I went on a field trip with my son put on by his band teacher.
We saw the Detroit Symphony Orchestra do a Bugs Bunny show - they played the music while the cartoons played on the screen. (Kill the wabbit!!). Took me back to the Saturday mornings of my childhood.
We went to lunch at a fun restaurant in the ever-growing Midtown Detroit area where the city is beginning to rise from the ashes. The place was huge! The place was packed! (not even counting our group) The food was great!
We went to Hitsville, USA, the Motown Museum. I got to sing My Girl in the exact same studio where it was first recorded!
We went to the Detroit Institute of Art. I saw art from all the biggies - Van Goh, Rembrandt, Cezanne, Ruben, Picasso, Degas, Monet and more. Fascinating stuff!
We topped it off with a Detroit Red Wings game! Now that's a field trip!
Among the many rules handed down to the students and chaperones, the one rule emphasized quite regularly was, "Don't disturb the bus driver!"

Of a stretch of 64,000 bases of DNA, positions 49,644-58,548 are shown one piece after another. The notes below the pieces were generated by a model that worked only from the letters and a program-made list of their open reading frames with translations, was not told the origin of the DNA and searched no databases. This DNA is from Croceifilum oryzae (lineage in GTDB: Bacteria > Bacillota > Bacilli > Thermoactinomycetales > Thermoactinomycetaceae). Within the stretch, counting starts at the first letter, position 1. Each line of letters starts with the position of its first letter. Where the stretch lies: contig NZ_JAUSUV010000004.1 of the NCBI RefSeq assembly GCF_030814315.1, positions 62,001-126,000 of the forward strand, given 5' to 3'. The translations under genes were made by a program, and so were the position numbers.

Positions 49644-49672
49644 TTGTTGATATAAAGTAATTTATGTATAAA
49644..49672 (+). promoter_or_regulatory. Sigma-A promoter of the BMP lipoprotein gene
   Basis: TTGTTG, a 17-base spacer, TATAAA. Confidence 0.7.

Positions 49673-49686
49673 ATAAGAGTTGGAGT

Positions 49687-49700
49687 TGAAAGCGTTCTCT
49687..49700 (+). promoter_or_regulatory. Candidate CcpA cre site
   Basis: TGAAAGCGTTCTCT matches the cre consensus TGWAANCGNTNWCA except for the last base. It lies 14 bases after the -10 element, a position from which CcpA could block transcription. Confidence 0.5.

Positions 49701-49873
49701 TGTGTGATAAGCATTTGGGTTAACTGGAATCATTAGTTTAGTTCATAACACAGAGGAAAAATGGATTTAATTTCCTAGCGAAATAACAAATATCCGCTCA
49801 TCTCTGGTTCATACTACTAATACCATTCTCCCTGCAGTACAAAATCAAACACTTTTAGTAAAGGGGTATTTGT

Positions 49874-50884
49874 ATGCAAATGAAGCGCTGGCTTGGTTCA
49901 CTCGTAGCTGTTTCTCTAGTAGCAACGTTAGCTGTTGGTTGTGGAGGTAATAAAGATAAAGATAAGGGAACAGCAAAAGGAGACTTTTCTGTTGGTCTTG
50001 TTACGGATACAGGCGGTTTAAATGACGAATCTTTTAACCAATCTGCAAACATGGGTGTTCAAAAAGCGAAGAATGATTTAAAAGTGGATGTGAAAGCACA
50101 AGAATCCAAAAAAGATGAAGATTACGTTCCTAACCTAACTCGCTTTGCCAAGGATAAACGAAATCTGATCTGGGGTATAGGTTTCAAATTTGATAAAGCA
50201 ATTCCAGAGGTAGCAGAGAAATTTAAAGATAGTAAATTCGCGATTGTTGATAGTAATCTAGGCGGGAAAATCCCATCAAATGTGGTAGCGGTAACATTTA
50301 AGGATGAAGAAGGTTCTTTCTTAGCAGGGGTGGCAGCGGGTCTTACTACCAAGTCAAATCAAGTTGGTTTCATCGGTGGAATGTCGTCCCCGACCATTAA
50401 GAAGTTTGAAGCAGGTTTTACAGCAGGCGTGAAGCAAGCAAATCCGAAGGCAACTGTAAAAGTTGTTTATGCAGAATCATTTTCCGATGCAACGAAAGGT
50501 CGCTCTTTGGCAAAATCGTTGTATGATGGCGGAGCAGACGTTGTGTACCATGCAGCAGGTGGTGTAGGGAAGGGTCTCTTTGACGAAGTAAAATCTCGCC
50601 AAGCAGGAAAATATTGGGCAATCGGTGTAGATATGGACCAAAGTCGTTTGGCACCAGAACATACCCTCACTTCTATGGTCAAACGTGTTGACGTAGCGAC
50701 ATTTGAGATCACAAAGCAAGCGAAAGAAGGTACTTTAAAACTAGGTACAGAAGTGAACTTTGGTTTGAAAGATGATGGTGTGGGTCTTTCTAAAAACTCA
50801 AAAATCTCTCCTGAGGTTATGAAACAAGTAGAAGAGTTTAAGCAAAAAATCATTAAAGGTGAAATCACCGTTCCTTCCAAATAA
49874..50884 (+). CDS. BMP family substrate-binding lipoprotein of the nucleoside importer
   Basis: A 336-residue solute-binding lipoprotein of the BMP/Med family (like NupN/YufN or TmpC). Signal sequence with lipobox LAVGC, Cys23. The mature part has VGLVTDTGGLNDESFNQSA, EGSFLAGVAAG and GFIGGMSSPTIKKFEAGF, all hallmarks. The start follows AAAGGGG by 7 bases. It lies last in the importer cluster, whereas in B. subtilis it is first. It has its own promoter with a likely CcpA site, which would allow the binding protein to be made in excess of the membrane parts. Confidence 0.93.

The bus driver was not our tour guide. He was not our ticket dispenser. He was not our party planner. He was not there to answer questions or give advice. His job was to drive the bus, and drive it well. Period. End of story.
I know that I am guilty in my store of expecting all the staff to do all the jobs. But not all the jobs require the same skills. My office manager needs to be highly organized, neat, good at math, able to problem solve, with good follow-up and follow-through skills. Friendly? Yeah, that's helpful, but not required. Able to sell? Only in a pinch.
I could try to find someone who had those latter skills, but I might have to compromise on the skills I really want. Never do that. Never compromise on the perfect skills for the job.
First. you'll get both jobs done better. Second, a better job means the customers will be delighted more. With all deference to the Hokey Pokey, that's what it's all about.
PS The best thing to do is to take each job in your business and write up a list of the most desirable skills for that job. Prioritize those skills, too. That way you know what you're looking for when you plan to hire someone to do the job. When you find someone who fits the values of your team and has those skills, move whatever mountain you need to hire him or her.